Seen from behind, this bobbed-haired bather was most likely Bonnard’s favourite model and wife-to-be Marthe. Like his predecessor Degas, Bonnard made a number of paintings based on women in the act of daily bathing or dressing rituals. He made several sketches and photographs of this process in preparation for his paintings, and painted the finished piece in oils from memory, recalling the quality of light and colours as he remembered them.
Bathing Woman, Seen from the Back
The C C Land Exhibition: Pierre Bonnard: The Colour of Memory
Date of work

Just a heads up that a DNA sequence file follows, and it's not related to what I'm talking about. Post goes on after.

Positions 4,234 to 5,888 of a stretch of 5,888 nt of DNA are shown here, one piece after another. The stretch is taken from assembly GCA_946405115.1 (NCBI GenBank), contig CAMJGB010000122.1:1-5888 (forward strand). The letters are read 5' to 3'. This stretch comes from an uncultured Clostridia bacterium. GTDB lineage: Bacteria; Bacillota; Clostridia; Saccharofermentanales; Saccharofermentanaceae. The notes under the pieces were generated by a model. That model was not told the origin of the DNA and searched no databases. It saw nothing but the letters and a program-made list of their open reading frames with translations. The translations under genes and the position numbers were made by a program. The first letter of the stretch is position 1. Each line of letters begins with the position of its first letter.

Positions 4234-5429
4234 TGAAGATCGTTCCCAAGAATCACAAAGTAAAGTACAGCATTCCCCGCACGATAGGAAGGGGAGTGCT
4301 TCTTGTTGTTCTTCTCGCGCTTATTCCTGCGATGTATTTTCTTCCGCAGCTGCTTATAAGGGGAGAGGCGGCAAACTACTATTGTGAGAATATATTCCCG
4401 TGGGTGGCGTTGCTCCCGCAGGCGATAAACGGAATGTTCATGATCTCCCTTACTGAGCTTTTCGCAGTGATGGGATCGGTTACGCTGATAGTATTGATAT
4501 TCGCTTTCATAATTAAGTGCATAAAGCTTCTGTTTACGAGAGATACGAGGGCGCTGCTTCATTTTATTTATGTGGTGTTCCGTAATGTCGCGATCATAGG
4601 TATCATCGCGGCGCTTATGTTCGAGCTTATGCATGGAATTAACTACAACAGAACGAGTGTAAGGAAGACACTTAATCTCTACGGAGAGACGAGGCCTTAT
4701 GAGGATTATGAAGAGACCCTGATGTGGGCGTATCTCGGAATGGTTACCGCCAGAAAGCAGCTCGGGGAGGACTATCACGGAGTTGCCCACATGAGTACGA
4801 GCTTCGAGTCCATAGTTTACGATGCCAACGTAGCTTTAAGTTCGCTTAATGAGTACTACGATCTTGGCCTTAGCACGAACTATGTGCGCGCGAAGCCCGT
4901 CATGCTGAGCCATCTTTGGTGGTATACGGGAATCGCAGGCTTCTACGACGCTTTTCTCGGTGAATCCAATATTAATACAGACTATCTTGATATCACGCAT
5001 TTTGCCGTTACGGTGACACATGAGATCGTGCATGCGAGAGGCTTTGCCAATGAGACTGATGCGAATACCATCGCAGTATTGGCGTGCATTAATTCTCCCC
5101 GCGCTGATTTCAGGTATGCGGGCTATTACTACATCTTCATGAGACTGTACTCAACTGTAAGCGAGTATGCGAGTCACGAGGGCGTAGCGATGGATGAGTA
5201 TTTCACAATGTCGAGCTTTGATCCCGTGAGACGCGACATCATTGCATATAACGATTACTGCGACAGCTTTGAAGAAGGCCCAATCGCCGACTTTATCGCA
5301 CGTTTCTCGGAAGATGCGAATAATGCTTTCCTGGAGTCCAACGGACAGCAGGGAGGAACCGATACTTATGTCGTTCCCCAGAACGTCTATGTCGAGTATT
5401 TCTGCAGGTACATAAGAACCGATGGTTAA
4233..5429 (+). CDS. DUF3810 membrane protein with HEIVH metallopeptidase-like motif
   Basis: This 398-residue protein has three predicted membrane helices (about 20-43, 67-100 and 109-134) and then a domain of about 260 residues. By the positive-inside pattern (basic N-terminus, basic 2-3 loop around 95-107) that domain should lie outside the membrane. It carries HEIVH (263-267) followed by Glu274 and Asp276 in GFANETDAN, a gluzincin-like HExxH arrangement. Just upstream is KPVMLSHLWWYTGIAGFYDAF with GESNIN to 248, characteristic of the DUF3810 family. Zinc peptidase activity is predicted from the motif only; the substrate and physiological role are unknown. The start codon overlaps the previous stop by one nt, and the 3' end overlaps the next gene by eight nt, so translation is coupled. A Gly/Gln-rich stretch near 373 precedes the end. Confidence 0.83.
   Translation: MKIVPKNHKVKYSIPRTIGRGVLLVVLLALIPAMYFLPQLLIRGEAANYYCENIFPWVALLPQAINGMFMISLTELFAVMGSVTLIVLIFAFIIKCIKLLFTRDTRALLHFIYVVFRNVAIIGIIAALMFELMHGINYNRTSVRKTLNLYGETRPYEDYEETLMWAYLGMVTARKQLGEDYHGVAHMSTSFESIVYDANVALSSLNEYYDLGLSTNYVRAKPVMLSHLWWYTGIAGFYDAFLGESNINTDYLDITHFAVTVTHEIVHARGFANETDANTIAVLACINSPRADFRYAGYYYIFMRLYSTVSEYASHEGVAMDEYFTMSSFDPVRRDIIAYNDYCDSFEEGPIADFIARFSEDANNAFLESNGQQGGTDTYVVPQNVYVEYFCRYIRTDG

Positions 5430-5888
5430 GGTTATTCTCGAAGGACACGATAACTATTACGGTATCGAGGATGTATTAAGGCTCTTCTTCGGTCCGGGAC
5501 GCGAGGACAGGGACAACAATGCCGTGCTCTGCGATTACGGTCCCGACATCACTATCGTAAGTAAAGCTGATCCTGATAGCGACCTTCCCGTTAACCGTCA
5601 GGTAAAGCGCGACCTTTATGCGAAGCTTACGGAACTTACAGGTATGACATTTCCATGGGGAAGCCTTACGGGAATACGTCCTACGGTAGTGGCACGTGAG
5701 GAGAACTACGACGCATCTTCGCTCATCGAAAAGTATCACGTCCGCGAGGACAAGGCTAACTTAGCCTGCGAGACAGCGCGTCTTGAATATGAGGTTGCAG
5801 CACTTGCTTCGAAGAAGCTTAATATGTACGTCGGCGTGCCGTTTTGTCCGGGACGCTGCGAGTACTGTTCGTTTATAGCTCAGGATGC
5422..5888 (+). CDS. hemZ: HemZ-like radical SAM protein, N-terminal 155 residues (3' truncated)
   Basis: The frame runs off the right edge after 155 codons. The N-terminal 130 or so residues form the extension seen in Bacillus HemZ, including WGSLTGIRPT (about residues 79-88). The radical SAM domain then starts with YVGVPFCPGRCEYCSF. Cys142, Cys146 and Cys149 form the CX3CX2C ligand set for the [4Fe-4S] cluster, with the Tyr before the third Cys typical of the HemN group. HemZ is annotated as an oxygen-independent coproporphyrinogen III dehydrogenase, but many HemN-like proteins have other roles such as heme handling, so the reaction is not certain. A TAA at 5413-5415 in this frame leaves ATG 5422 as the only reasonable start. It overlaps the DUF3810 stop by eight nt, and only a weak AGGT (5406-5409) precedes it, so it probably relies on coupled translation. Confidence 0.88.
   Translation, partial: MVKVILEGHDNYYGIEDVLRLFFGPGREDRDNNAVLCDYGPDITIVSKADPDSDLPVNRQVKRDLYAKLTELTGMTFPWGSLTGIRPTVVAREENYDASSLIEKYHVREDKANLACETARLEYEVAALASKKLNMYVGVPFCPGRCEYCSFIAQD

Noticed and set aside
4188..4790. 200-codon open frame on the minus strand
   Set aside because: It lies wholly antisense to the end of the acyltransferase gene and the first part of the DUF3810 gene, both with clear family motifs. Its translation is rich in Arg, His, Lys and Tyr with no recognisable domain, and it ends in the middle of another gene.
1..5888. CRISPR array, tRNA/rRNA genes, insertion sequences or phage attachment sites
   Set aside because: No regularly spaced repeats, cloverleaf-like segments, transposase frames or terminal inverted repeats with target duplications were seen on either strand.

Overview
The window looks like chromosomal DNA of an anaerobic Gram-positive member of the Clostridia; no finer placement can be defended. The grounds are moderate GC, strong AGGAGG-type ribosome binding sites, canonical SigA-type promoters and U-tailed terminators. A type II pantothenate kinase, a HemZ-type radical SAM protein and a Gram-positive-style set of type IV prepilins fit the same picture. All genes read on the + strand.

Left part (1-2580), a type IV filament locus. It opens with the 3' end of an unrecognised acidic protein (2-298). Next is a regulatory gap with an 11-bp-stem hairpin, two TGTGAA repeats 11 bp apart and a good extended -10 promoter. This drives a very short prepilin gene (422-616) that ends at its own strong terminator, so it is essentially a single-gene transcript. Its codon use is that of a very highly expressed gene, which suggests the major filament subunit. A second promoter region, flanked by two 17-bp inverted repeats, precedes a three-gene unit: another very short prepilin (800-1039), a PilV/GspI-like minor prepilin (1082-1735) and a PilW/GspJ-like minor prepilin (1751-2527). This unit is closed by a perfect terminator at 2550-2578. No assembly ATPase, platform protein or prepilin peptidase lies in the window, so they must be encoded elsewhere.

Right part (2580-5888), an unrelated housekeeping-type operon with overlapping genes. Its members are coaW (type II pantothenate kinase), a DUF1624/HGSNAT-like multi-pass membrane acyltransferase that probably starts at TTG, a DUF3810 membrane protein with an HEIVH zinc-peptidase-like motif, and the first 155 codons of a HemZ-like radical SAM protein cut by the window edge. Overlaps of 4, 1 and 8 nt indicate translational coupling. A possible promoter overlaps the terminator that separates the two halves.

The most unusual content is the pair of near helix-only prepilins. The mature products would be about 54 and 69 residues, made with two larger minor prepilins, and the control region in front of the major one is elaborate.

Original: Oil paint on canvas 44.1 x 34.6 cm Tate. Bequeathed by the Hon. Mrs A.E. Pleydell-Bouverie through the Friends of the Tate Gallery 1968
Pierre Bonnard (1867 – 1947) was a French artist who worked in the fields of painting, print-making, and photography. His work is best known for his use of colour, unusual vantage points and intimate portraits of domestic scenes from his own life. He was part of the Les Nabis group of avant-garde artists in the 1890s, alongside Paul Sérusier, Édouard Vuillard, and Maurice Denis. Bonnard often worked from memory, giving his paintings a dream-like quality.